Blood work provides essential insight into how your organs are functioning.
Blood tests have multiple benefits, including:
- Determining your risk status for disease and conditions
- Checking treatment success
- Early diagnosis of some conditions before symptoms or complications develop
- Identifying treatment side effects
- Monitoring chronic disease status and progression
How often should I have blood work?
It is common for your primary care provider (PCP) to order blood tests from time to time. If you are unsure about the tests, talk to your PCP and have them explain what the test is for and why you need it.
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The reason your PCP orders a blood test will likely depend on several factors, including:
- Chronic conditions under evaluation or treatment
- Family history
- Health screenings
- Medical history
- Specific concerns
Mark Meeker, DO, an internal medicine physician and vice president of Community Medicine for OSF HealthCare, said that an acute illness, unexpected change in chronic disease and new history or physical findings most commonly lead to unscheduled blood work.
“The frequency of blood work is individualized based on a person’s situation and needs. It is influenced by sex, age, symptoms, diagnoses, medications and family history,” Dr. Meeker said. “Lab work requires an order from your PCP or specialty clinician to help guard against waste and harm from inappropriate testing.”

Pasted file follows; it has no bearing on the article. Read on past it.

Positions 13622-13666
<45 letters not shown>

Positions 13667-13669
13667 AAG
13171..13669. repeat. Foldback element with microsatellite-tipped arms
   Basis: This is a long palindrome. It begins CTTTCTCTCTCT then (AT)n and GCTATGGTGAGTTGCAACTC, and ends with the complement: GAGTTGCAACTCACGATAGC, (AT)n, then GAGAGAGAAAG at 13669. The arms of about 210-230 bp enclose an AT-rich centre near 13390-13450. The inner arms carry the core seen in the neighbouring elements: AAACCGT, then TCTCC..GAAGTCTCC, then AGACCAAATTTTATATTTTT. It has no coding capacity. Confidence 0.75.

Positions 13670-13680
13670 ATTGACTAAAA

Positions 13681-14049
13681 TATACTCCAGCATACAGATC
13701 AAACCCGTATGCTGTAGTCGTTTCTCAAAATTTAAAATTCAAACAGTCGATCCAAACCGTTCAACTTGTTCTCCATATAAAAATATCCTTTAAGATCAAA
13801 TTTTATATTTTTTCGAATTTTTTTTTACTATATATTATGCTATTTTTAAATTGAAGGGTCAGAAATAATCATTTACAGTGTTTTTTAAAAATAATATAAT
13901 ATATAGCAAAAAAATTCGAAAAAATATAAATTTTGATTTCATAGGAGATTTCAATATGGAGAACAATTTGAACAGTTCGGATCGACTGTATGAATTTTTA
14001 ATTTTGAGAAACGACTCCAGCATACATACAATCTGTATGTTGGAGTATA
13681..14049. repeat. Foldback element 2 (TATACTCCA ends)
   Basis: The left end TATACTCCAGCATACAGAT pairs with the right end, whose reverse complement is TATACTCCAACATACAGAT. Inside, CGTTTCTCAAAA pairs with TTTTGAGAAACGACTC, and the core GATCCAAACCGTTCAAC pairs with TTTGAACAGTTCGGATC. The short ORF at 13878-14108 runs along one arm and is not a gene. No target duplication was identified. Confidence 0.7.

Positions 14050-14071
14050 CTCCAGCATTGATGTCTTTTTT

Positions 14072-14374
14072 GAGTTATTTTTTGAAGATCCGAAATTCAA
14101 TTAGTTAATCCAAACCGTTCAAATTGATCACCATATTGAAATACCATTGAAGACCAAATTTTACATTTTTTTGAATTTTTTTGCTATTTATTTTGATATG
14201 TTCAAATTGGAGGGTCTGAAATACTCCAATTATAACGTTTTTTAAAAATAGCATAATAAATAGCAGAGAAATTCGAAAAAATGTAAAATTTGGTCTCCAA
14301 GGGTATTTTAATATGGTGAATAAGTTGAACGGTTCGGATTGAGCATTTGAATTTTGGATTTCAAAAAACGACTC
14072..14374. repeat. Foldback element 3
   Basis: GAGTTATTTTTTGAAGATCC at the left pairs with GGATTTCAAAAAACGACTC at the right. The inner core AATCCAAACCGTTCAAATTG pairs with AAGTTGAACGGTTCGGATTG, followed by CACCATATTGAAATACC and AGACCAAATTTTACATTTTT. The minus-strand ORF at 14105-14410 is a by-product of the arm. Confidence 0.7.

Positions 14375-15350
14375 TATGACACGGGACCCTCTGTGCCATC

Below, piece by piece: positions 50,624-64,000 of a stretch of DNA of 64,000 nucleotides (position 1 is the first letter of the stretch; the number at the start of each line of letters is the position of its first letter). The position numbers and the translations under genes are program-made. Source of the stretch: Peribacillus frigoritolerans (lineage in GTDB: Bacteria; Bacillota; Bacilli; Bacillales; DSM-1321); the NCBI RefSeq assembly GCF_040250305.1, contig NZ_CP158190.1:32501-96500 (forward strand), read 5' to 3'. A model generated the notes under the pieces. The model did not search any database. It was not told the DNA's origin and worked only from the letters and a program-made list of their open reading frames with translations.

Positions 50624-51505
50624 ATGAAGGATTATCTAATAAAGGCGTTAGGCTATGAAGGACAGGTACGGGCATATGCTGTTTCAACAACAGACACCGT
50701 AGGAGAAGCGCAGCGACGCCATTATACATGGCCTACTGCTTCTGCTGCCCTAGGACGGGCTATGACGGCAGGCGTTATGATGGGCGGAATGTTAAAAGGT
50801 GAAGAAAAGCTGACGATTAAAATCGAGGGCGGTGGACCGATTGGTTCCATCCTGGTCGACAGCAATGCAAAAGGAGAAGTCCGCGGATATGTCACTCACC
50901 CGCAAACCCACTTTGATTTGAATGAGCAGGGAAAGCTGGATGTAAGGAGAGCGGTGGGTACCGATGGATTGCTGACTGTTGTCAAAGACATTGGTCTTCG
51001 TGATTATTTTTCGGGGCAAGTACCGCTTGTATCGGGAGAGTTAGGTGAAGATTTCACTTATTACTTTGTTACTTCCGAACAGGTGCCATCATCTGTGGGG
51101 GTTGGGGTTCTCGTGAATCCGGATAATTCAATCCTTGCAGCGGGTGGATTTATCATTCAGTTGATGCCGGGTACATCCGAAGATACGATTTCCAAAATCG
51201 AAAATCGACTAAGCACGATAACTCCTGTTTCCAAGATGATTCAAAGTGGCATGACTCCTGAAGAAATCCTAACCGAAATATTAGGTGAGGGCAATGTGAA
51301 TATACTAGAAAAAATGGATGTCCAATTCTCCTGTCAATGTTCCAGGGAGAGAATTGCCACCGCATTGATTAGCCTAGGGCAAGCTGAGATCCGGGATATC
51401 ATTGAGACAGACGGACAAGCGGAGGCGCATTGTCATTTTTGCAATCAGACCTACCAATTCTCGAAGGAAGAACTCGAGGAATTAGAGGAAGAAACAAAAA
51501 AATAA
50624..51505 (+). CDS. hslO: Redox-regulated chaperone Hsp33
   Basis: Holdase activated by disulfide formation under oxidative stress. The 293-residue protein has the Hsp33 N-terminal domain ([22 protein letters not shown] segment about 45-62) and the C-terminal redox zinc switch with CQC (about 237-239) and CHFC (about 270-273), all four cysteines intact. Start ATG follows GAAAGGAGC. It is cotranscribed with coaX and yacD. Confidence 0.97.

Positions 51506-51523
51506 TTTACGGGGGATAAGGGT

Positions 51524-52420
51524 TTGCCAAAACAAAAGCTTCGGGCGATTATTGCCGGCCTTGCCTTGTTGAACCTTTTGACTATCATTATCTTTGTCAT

General screening blood tests are sex- and age-dependent and included in some wellness visits. The most important blood tests are those your PCP determines are necessary. These especially include those that monitor for medication effectiveness and side effects or safety.
Keep in mind that a medication or disease process has to affect specific levels of markers in the bloodstream for it to show up on a blood test.
“For example, a person may have a mass in their lung that’s visible through X-ray but has no effect on standard blood tests at that stage of the disease,” Dr. Meeker said. “That is why good care requires a history, listening to a person and a physical exam. We can observe and look for physical abnormalities and possibly blood tests or imaging studies to confirm history or physical suspicions to find an issue not heard or seen.”
Do I need to prepare?
While a few procedures and blood tests require you to follow specific guidelines, you usually don’t have to take any precautions.
“Most blood tests can be done and interpreted regardless of last meal or time of day you ate. There are a few blood tests that may need to be done fasting or at a specific time,” Dr. Meeker said. “Blood tests on levels of a few specific medications may need to be timed specifically before or after a scheduled dose, but your primary care provider should give you specific instructions in those rare occurrences.”
How soon can I expect to receive results?
With modern electronic health records, we have easy access to test results through online medical record platforms, like OSF MyChart.
How quickly results are available depends on the specific test.
“Most routine tests come back within hours, although some more complicated tests, or infrequent tests, may take a day or two,” Dr. Meeker said. “If the test is run only at specific reference labs, is complicated or infrequently done, it may take longer. There are times, too, when your clinician may want to have time to consider the results in the context of your situation before releasing them with no context or explanation.”